Dear Chuck Bower

Good morning!  In our 25th year, we thank you, our loyal clients and partners. Here's to another 25 years of success and prosperity!

This newsletter discusses the topic of "Quiet Quitting", which we debunk. We're also going to share an important article about improving relationships when your drivers and motivators don't align to others.

As always, past newsletters are at, and click Resources at the top of the page.  

Chuck Bower, 574-361-6166

The Myth of Quiet Quitting
To hear it, we are undergoing a phenomenen called Quiet Quitting. In essence, many workers are no longer giving 110%, and instead, are only meeting expectations. They have decided that "hustle culture" is no longer advantageous.

Is this really new? Or is this a result of weak organizational culture? An undesirable boss and/or poor environment has always led to this malaise.

Our partners at Target Training International dispel the myth in a recent blog post. Jaime Faulkner's article focuses on clear reasons for this perceived problem. However, the responsibility for the problem lies with those organizations that still struggle to define what makes them exceptional, in both results and employee engagement.

Inflation and compensation is a real problem. Weak leadership is also a contributing factor. A perceived lack of recognition and appreciation will always weaken an organization. Ignoring a need to measure employee engagement doesn't absolve you of a problem!

Perhaps the real issue is a greater awakening to our sense of identity. This is not a generational issue. As a society, we continue to evolve, valuing "who we are", rather than "what we do".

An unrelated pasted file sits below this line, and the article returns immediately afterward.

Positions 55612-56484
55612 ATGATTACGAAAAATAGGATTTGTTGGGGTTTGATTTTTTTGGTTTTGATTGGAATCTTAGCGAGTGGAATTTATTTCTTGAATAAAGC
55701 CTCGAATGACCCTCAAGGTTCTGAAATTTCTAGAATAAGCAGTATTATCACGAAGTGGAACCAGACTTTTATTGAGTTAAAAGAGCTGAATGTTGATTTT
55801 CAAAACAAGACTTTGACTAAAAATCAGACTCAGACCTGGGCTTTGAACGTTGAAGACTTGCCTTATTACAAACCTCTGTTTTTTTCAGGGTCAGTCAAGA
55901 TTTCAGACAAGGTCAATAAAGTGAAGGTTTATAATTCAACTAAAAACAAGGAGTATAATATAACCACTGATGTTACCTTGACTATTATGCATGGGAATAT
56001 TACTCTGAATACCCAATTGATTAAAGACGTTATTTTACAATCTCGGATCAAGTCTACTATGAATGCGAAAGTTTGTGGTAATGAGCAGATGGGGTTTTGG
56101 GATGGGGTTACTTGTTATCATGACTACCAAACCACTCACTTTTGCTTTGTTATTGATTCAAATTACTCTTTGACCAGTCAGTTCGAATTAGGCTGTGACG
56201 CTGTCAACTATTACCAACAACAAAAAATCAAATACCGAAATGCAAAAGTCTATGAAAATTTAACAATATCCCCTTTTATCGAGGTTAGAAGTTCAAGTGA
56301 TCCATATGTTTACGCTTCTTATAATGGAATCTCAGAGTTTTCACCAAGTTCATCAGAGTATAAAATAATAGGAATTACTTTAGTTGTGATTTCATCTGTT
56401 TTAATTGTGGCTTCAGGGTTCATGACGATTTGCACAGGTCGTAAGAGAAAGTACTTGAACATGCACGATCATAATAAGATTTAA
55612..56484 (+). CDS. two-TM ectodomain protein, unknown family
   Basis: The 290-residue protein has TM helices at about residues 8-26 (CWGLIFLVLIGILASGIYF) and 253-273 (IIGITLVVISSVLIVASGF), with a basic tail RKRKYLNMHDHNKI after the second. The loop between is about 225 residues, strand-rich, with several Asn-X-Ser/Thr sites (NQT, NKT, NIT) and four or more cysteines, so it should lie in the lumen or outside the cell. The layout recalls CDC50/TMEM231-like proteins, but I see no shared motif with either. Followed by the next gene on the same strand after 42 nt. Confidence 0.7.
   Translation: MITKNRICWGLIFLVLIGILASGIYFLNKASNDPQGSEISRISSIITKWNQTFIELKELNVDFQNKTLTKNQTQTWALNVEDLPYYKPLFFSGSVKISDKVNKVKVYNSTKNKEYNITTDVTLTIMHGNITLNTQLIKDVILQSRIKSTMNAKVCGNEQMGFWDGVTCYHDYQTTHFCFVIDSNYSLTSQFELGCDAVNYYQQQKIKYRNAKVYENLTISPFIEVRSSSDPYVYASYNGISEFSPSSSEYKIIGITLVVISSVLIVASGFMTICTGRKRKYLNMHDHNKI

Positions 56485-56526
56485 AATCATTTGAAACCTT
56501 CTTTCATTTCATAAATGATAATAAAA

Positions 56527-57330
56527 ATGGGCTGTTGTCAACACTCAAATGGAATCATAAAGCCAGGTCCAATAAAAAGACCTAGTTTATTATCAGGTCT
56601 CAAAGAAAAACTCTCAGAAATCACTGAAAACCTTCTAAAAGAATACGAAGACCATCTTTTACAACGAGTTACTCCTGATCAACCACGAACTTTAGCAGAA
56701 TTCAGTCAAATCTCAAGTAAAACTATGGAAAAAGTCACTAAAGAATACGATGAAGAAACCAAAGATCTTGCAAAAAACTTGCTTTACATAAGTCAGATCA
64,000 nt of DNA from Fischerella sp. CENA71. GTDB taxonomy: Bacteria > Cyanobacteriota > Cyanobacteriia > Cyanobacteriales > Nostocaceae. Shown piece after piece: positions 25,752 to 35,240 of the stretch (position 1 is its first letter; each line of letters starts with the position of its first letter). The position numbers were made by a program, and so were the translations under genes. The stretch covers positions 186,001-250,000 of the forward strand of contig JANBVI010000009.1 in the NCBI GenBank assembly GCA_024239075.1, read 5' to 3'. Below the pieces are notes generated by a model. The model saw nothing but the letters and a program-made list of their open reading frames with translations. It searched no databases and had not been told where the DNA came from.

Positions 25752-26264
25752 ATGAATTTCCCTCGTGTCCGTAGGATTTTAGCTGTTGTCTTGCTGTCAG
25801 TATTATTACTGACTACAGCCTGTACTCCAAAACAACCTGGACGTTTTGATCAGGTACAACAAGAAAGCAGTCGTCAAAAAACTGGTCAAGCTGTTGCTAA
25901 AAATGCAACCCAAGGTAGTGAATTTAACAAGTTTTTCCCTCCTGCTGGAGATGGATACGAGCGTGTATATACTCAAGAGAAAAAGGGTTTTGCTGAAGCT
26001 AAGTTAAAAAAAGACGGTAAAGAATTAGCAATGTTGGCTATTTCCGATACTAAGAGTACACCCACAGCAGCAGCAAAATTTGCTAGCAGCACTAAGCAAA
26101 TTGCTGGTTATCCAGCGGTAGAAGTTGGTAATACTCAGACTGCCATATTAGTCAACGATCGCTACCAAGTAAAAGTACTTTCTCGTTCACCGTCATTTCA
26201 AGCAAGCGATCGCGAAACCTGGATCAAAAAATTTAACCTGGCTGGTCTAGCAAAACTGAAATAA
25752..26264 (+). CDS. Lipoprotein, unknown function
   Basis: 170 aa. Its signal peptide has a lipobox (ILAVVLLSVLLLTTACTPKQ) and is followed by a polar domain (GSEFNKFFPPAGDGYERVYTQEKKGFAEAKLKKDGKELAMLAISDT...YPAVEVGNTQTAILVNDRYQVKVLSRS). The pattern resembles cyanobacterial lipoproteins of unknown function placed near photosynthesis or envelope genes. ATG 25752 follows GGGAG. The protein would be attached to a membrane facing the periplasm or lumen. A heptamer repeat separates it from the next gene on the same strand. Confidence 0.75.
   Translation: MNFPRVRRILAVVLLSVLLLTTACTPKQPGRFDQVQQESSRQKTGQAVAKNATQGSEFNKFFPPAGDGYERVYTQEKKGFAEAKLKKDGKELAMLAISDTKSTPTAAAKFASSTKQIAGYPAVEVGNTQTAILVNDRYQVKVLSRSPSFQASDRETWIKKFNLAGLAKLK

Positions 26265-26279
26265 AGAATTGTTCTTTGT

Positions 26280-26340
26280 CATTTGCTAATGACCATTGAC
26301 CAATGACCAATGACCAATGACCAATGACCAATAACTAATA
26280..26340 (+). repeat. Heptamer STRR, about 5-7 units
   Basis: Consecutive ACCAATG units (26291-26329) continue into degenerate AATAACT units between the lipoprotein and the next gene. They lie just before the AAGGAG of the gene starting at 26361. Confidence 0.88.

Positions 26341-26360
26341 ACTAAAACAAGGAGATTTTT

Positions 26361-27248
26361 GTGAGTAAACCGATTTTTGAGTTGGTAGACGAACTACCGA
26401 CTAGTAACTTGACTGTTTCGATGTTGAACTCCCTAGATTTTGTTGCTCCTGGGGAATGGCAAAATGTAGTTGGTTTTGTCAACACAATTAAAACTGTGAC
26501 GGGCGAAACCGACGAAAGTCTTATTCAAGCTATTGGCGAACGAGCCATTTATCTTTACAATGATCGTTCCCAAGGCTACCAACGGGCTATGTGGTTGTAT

If you need help dealing with these types of issues, reach out to us and leverage our years of experience. Call Chuck at 574-361-6166, or email us at  Thanks for source material from Target Training International, developers of the Talent Insights® and the TriMetrix HD®.
Thriving in Interpersonal Relationships with Different Drivers and Motivators
Darcy Sisson, with Target Training International, has excellent insights into improving relationships. In a recent blog post. she illustrates personal discoveries that she's applied. In these situations, Ms. Sisson found that disparities and differences between her drivers and motivators, and those of others, introduced opportunities for improvement.

A leading tip was respecting and honoring differences in your motivators. Not only is an appreciation for our differences important, but it builds trust to seek understanding. Communication takes time, of course, but these differences can be leveraged. Ms. Sisson also suggests another benefit, which is to leverage the other person(s) motivators to compensate for your own weaknesses.

In my own case, I've discovered that colleagues with vastly different motivators provide perspectives that I won't usually consider, but should! To avoid this trap, use a powerful, multi-science assessment to better understand others in your organization. Reach out to us, and we'll help you with the best tool for the job.

Late Summer 2022

Hawthorne Services, LLC
PO Box 1001
Goshen, IN 46527
Chuck: 574-361-6166
Email Chuck
Social Media Links:
Our Website Our Website
LinkedIn-Chuck LinkedIn-Chuck
Copyright © 2022 Hawthorne Services, LLC, All rights reserved.